- Up and Down with Mary RowlandsonErdrich’s and Alexie’s Versions of “Captivity”
In 1984 following the tercentenary of Mary Rowlandson’s 1682 captivity narrative, The Sovereignty and Goodness of God, Louise Erdrich published a poem entitled “Captivity,” whose speaker the poem’s epigraph identifies as “Mrs. Mary Rowlandson.” The next decade saw the quincentenary of Christopher Columbus’s first transatlantic voyage and the publication of Sherman Alexie’s narrative poem “Captivity,” which reproduces the title and epigraph of Erdrich’s earlier work. The poems target the Rowlandson legacy, a construct of national memory that owes its cultural intelligibility to the silencing of potentially subversive readings, contexts, and meanings. Like the memory of Columbus, the Rowlandson legacy is composed of recurrent retrospective impositions of illusory semantic stability on a messy past, and Erdrich and Alexie contribute to it critically by complicating the memory, dimensions, and content of that past.
As William Spengemann shows, “Columbus” is an unstable label with various meanings that have “changed continually over the centuries,” and while it “always has a referent,” each citation of that label emphasizes one of multiple “referents [that] differ markedly from case to case” (120–22, emphasis in text). Similarly, in the Rowlandson legacy repeated citations over diverse contexts and periods have detached its subject from her particular historical circumstances and reattached her to presentist national concerns. Thus, the immediate local success of Sovereignty and Goodness pales by comparison to its far wider posthumous appeal, which began in the 1770s when Rowlandson was cast as a protonational heroine.1 Mid-twentieth-century [End Page 21] scholars returned to Rowlandson to honor her as founder of the original genre of American literature, and later, feminist scholars recovered her again, casting Rowlandson as a founding mother of US literature and culture.2
Recovery efforts subsided by the century’s end as exceptionalist national perspectives on the genre, book, and author became outmoded,3 but the Rowlandson legacy hasn’t died. In the wake of 9/11, journalist Susan Faludi urged New York Times readers to remember Rowlandson as “key to our own experience” in the face of “the fear of home-soil terrorism” (“America’s” A29).4 Bringing the conflicts that shaped colonial New England to bear on contemporary geopolitics, Faludi classifies seventeenth-century colonization as “our original wilderness experience,” King Philip’s War as “our original war on terror,” and Rowlandson as the “original female captive” (Terror 13, 213, 219). In this typology Rowlandson becomes a harbinger of US liberties while the Wampanoag, Narragansett, and Nipmuck anticolonial campaign that subjected her to eleven weeks of captivity is reduced to a precursor of Al Qaeda’s attack.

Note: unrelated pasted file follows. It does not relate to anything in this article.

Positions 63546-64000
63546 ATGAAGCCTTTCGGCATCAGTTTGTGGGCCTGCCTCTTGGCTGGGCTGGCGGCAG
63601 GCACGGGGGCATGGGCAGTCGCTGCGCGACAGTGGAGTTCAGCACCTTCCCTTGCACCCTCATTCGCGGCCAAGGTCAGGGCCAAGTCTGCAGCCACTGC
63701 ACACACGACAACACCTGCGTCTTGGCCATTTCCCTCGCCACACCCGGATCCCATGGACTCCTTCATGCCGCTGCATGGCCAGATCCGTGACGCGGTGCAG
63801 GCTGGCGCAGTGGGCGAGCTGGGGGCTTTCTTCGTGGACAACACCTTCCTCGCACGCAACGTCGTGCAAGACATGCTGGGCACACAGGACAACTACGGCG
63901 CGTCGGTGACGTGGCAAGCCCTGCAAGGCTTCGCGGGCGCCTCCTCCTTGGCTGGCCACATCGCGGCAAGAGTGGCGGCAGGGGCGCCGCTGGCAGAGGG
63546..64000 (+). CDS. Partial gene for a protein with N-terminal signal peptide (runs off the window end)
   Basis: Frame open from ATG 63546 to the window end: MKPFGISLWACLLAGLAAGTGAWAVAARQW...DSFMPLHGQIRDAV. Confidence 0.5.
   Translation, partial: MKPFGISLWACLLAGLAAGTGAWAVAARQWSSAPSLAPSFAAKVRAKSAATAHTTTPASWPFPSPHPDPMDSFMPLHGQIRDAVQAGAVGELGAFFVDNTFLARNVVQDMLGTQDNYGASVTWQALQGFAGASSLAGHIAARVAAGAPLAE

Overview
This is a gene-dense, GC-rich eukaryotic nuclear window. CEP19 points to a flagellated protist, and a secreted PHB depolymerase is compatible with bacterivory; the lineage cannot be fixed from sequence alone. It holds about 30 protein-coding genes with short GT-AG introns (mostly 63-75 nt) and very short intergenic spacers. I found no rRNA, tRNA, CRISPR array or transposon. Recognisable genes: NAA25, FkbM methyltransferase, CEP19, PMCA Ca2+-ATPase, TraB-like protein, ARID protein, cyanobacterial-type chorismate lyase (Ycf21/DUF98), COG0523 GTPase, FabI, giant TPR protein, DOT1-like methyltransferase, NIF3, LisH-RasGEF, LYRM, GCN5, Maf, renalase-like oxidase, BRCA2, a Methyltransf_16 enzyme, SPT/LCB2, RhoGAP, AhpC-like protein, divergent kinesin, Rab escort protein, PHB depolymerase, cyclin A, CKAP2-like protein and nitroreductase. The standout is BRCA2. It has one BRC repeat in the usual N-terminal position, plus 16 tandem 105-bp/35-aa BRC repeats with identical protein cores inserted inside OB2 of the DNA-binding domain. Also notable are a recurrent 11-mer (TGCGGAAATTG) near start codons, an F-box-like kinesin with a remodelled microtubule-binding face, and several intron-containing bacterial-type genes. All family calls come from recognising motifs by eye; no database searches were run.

This historical logic fits what Jean M. O’Brien calls “firsting and lasting,” the imagination of New England as the absolute national origin that obliterates indigenous histories. As “the ‘first’ New Englanders are made to disappear,” O’Brien writes, “the colonial regime is constructed as the ‘first’ to bring . . . authentic history to the region” (xv). Since Sovereignty and Goodness made a particularly significant contribution to this process (33), I treat the Rowlandson legacy as the literary version of the historiographic dynamics that O’Brien studies. As Rowlandson was thought to have “inaugurate[d] a native American genre” (Stern 378),5 her “firsting” helped marginalize early Anglophone Native literature, and historian Jill Lepore locates the “lasting legacy” of Sovereignty and Goodness in “the nearly complete veil it has unwittingly placed over the experiences of bondage endured by Algonquian Indians during King Philip’s War” (126).
I argue that Erdrich’s and Alexie’s “Captivity” poems pierce this veil by disrupting the exclusively national functions of the legacy’s affective and mnemonic investments. Dean Rader and Robin Riley Fast agree that Native poetry often emphasizes “hybridization” and [End Page 22] “dialogism” (Rader, “Epic” 128; Fast 13), and I foreground Erdrich’s and Alexie’s respective mobilizations of affect and memory in the service of a dialogic critique of hegemonic firsting that challenges the reproduction of historical identification. The creative power of these poems derives from their intriguing expansions of the intertextual networks that sustain the legacy. In terms of Rader’s analysis, they further...